The termination of the Big Ten-Pac-12 scheduling alliance on Friday was a major disappointment, but it doesn't drive a wedge between the two leagues. Just the opposite, in fact.
While the enticing possibility of 12 interleague matchups per year beginning in 2017 isn't happening, there are plenty of matchups between Big Ten and Pac-12 teams still on tap in the coming years. Big Ten commissioner Jim Delany made it a point to encourage his athletic directors to schedule games with Pac-12 opponents in advance of the partnership, and as long as most of these matchups are honored, teams from the two leagues will see plenty of one another, and not just at the Rose Bowl on New Year's Day.
There are 19 games between Big Ten and Pac-12 teams scheduled to take place during the next four seasons, as well as several other matchups in 2016 and beyond. Here's the full rundown:
2012 (four games)
Illinois at Arizona State, Sept. 8
Nebraska at UCLA, Sept. 8
Wisconsin at Oregon State, Sept. 8
California at Ohio State, Sept. 15
2013 (five games)
Washington at Illinois
UCLA at Nebraska
Northwestern at California
Ohio State at California
Wisconsin at Arizona State
2014 (five games)
Illinois at Washington
California at Northwestern
Michigan State at Oregon
Utah at Michigan
Wisconsin at Washington State
2015 (five games)
Oregon at Michigan State
Michigan at Utah
Washington State at Wisconsin
Oregon State at Michigan
Stanford at Northwestern
Other upcoming series include Michigan-Colorado (2016), Wisconsin-Washington (2018-2019), Minnesota-Oregon State (2017-18) and Northwestern-Stanford (2019-2022). Purdue and Colorado have a verbal agreement for a home-and-home series in 2016 and 2017, which Purdue says will remain intact despite the end of the scheduling alliance. Michigan athletic director Dave Brandon and Northwestern athletic director Jim Phillips both confirmed that their teams' games against Pac-12 opponents also will be honored.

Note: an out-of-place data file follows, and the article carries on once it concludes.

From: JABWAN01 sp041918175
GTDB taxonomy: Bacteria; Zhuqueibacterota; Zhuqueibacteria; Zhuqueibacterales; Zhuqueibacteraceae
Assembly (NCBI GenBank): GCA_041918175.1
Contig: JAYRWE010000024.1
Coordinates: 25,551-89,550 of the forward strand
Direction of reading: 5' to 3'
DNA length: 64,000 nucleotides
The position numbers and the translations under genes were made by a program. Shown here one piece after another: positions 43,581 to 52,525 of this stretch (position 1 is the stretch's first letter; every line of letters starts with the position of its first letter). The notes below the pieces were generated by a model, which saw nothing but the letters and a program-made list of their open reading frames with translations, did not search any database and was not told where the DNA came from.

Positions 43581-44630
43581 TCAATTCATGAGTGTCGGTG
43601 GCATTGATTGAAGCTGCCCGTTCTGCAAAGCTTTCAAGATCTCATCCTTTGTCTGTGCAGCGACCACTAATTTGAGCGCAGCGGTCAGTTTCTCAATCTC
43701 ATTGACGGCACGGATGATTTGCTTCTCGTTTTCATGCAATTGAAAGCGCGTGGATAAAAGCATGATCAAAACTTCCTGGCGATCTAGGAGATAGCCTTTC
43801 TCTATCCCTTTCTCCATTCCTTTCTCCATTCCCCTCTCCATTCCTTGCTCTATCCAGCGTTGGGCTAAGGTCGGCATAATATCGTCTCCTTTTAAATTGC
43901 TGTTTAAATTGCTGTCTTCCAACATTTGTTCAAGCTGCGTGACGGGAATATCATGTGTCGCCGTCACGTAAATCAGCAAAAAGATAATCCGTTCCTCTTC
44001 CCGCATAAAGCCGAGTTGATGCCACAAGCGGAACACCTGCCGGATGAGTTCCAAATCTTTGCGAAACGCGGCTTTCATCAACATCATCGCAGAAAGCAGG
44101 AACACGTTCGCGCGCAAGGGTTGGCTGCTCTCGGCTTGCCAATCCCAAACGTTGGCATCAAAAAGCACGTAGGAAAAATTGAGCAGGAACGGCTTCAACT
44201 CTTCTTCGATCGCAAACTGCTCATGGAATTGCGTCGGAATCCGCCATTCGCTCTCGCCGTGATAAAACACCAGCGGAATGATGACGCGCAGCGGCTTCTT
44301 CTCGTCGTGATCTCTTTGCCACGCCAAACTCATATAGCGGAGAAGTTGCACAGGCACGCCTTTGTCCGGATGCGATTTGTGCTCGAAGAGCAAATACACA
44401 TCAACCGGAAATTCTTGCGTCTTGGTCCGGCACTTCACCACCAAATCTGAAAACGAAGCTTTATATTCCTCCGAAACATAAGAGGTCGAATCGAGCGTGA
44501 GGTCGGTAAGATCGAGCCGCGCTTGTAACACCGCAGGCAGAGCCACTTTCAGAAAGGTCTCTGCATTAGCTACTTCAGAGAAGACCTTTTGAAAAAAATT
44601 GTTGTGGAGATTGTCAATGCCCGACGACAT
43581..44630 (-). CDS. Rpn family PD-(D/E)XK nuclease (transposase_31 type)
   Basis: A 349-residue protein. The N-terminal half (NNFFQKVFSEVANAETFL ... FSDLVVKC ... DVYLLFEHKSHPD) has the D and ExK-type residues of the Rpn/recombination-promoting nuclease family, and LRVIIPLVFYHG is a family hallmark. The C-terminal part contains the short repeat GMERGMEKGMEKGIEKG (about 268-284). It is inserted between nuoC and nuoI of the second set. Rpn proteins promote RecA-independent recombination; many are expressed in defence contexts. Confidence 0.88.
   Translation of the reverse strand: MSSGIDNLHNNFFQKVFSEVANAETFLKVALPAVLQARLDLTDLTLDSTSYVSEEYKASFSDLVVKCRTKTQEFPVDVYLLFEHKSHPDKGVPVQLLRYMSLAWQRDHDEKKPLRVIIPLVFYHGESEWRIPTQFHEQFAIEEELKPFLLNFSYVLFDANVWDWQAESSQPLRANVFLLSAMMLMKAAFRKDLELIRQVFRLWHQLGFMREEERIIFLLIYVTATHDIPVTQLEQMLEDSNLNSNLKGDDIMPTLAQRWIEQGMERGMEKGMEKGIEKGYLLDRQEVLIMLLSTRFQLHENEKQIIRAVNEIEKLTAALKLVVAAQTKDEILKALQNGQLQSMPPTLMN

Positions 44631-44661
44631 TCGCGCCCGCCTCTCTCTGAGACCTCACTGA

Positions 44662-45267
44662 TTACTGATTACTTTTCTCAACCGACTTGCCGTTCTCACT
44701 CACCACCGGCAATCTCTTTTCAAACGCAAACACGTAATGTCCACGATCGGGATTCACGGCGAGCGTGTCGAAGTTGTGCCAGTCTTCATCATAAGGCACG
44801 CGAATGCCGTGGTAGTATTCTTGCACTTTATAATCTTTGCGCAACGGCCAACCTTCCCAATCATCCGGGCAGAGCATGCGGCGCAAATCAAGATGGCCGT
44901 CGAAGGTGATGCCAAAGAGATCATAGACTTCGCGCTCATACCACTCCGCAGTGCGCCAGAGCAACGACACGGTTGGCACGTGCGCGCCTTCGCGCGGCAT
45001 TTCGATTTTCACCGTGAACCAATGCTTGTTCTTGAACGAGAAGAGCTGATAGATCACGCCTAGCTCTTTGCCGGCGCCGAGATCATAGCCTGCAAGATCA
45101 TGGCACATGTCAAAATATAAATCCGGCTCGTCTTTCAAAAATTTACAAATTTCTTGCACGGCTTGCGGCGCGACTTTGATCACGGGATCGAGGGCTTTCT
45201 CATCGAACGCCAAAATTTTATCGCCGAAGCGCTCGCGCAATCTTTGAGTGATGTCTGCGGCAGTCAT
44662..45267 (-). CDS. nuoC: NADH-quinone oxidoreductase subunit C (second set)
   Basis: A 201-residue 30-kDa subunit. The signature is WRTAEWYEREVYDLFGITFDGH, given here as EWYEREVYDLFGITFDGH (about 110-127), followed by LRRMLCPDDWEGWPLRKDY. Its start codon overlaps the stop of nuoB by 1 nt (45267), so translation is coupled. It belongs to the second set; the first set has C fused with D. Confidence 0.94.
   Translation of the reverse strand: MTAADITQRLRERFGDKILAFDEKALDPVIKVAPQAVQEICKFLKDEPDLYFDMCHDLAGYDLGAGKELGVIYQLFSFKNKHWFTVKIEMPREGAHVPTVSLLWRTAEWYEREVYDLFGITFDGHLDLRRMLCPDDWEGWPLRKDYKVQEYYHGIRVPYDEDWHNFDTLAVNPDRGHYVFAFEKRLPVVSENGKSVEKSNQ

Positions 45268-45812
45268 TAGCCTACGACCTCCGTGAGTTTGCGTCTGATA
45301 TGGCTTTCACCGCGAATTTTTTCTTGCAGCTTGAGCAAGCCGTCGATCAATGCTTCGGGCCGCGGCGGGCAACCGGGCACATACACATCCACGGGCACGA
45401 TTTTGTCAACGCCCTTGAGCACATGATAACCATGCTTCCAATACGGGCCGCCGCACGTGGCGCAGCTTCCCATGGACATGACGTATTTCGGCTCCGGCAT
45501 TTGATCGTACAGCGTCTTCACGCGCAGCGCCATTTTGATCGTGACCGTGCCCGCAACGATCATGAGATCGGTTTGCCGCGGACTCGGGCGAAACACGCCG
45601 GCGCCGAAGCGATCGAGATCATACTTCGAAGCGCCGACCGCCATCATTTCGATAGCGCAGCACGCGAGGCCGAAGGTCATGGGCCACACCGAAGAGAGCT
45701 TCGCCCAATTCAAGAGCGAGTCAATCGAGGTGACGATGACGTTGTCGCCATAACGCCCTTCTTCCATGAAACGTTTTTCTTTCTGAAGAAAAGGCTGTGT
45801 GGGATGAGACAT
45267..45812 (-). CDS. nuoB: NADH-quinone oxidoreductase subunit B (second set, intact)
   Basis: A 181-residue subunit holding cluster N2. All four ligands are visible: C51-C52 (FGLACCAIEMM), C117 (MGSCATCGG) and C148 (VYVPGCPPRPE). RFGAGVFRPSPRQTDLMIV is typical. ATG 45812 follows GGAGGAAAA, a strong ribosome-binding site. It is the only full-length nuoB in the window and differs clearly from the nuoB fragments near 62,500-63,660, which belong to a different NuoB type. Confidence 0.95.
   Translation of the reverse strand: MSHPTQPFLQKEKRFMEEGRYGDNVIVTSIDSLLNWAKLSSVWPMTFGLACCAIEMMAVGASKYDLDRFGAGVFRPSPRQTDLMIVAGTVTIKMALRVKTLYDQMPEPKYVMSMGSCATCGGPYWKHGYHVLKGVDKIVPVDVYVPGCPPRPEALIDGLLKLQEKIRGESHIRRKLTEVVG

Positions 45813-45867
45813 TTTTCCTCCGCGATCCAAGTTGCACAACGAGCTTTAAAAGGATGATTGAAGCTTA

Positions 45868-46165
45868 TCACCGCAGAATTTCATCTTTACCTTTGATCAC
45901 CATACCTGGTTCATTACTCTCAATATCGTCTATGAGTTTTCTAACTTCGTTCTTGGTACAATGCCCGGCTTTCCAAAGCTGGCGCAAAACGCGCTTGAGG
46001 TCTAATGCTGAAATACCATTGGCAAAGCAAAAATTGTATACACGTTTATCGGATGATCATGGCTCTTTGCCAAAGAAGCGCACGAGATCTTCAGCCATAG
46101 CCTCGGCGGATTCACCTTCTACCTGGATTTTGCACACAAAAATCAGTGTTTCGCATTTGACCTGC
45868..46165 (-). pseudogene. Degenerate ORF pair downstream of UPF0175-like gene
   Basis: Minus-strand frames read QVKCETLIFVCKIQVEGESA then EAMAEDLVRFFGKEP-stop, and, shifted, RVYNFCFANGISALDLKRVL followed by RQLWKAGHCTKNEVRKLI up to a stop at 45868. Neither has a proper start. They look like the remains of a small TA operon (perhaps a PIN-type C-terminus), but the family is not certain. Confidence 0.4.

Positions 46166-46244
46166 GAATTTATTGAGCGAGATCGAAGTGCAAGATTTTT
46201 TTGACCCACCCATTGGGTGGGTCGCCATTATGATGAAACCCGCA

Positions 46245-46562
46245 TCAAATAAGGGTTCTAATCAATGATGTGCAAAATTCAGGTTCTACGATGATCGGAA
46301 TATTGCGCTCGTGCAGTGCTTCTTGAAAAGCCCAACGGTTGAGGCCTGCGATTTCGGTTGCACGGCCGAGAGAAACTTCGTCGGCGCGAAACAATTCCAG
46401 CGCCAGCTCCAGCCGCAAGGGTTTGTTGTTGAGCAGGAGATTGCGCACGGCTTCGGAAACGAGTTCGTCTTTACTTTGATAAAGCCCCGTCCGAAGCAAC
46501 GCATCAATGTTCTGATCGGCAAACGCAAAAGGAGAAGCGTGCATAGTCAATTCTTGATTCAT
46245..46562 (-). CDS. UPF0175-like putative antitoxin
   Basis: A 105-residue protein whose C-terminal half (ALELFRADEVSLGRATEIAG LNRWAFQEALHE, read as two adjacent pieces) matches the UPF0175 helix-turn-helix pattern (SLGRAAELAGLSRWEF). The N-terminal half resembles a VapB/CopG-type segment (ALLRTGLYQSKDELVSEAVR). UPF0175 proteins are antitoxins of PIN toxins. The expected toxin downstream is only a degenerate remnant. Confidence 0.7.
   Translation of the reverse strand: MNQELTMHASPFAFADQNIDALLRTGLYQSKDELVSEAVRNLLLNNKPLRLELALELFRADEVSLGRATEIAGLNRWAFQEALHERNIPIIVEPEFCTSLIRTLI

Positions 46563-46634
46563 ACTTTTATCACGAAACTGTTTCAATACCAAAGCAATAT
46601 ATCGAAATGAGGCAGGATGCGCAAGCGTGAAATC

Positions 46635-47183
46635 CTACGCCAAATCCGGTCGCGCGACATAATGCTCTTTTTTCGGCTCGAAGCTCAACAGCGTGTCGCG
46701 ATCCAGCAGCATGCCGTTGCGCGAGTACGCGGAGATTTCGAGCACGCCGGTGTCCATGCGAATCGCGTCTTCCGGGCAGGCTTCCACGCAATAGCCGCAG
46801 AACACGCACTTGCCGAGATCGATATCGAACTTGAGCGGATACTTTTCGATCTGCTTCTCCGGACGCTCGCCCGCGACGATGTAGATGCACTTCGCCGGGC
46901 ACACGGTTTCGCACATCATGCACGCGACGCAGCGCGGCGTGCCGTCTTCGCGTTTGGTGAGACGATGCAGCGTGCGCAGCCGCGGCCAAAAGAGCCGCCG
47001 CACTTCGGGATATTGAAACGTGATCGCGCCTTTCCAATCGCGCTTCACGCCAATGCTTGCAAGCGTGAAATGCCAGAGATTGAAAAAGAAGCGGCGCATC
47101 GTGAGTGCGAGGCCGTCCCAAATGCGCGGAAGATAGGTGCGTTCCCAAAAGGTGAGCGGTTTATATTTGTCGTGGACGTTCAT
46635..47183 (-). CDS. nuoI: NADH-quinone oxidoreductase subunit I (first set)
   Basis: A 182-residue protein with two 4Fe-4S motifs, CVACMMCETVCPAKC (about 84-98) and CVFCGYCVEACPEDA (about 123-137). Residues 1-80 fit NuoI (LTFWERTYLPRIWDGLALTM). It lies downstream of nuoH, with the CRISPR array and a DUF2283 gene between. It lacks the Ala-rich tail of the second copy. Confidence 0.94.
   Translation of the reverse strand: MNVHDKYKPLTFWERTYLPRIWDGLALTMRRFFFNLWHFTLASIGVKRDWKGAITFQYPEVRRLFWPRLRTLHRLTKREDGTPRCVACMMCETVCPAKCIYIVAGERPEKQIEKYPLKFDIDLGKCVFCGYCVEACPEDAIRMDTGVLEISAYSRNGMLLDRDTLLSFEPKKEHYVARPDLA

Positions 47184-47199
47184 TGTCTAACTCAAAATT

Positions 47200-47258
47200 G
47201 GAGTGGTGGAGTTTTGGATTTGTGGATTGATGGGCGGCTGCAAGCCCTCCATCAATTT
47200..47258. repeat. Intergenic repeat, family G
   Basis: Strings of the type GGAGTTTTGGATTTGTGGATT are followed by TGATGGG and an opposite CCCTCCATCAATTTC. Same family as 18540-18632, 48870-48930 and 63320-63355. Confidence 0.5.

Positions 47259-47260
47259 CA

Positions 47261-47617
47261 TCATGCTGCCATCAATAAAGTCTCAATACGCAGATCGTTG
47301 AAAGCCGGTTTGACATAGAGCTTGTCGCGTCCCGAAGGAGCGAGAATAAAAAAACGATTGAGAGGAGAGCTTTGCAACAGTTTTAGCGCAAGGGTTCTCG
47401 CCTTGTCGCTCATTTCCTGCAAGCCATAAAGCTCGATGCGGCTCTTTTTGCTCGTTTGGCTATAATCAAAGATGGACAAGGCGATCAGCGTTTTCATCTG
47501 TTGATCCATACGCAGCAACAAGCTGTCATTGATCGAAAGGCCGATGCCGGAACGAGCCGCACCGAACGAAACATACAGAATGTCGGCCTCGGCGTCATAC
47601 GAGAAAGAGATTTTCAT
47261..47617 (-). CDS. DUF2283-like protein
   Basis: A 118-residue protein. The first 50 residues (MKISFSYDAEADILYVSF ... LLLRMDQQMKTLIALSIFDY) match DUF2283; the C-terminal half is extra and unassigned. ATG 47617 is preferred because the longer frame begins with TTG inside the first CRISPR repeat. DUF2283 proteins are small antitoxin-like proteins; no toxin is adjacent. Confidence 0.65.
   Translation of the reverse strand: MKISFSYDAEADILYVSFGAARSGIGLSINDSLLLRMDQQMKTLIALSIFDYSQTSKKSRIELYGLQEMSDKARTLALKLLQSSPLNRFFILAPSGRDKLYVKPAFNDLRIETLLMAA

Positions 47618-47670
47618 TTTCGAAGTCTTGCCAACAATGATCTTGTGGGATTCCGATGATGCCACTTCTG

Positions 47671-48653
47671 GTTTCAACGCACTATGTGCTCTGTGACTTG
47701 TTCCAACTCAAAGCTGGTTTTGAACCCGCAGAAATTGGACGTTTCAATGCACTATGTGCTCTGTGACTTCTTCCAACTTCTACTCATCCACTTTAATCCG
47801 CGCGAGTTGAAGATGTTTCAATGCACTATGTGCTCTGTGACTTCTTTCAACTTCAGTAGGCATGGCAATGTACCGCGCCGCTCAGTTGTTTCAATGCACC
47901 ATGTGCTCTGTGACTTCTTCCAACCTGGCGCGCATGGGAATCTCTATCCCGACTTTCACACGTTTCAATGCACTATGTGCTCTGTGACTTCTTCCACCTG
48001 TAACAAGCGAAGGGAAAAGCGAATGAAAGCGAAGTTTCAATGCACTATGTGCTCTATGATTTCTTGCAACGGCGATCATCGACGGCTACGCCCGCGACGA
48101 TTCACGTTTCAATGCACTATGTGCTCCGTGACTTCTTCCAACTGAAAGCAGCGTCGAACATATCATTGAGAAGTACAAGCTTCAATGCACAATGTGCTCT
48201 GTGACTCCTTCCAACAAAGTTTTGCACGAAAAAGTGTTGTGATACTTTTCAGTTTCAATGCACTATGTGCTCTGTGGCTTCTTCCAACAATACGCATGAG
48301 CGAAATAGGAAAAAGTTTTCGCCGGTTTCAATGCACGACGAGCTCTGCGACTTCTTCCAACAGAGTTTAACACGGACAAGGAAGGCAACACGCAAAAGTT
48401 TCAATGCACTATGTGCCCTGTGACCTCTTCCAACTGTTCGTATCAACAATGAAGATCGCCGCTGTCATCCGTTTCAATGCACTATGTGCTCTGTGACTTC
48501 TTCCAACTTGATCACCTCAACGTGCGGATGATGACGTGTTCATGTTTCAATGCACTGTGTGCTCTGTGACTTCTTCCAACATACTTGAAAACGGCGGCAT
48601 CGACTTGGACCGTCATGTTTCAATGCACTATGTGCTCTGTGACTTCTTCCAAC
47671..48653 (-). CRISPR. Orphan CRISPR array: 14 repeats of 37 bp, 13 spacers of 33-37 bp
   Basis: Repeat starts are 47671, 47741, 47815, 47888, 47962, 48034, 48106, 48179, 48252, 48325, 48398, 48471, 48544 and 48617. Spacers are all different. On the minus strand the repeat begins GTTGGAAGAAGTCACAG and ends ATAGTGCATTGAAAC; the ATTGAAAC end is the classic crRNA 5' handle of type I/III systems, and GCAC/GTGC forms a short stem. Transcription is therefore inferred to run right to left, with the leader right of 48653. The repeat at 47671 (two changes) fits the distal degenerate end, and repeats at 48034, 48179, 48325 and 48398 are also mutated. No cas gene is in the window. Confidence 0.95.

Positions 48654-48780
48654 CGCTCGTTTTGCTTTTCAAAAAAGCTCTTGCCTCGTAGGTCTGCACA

Wisconsin head coach Bret Bielema told ESPN.com on Monday that while disappointed the scheduling alliance fell apart, he still looks forward to the Badgers' many future matchups against Pac-12 foes.
"The deal wasn't going to affect us because we have a Pac-12 opponent on our schedule every year," Bielema said. "I was amazed at how many crossover games there were already. The part we were hoping the format would [help] is that scheduling probably ends up being one of the hardest non-field-related issues you deal with. It's just very frustrating, at least from my point of view, to get home-and-homes with quality people. People want you to go play in their place, but they don't want to come play at yours."
Bielema recently tweeted about his desire to add Notre Dame to the schedule, especially when Notre Dame and Michigan take a break in 2018-19. But that series is unlikely to happen. Alabama also declined to play a home-and-home series with Wisconsin.
The Pac-12 matchups -- along with a home-and-home against Virginia Tech (2017-18) and a soon-to-be-announced three-year agreement against an independent (reportedly BYU) -- give Wisconsin's schedule more weight entering the playoff era, where schedule strength matters will matter.
"Whenever there's a coaching change, if I know somebody, we go at it pretty hard," Bielema said. "For the change at Washington, we sat down and got in there pretty early, [Huskies coach Steve Sarkisian] and I have gotten to know each other, and we locked that one in as soon as we could."
The Pac-12 alliance put a moratorium on athletic directors from both leagues to schedule games in 2017 and beyond. That should be lifted for Big Ten ADs in a few weeks, after they meet in Chicago to discuss whether to keep an eight-game league schedule or increase it to nine.
While some shuffling could take place with future schedules, most, if not all, of the Big Ten-Pac-12 matchups are expected to take place.
"If they're contracted," Delany said, "our people will comply with their contracts."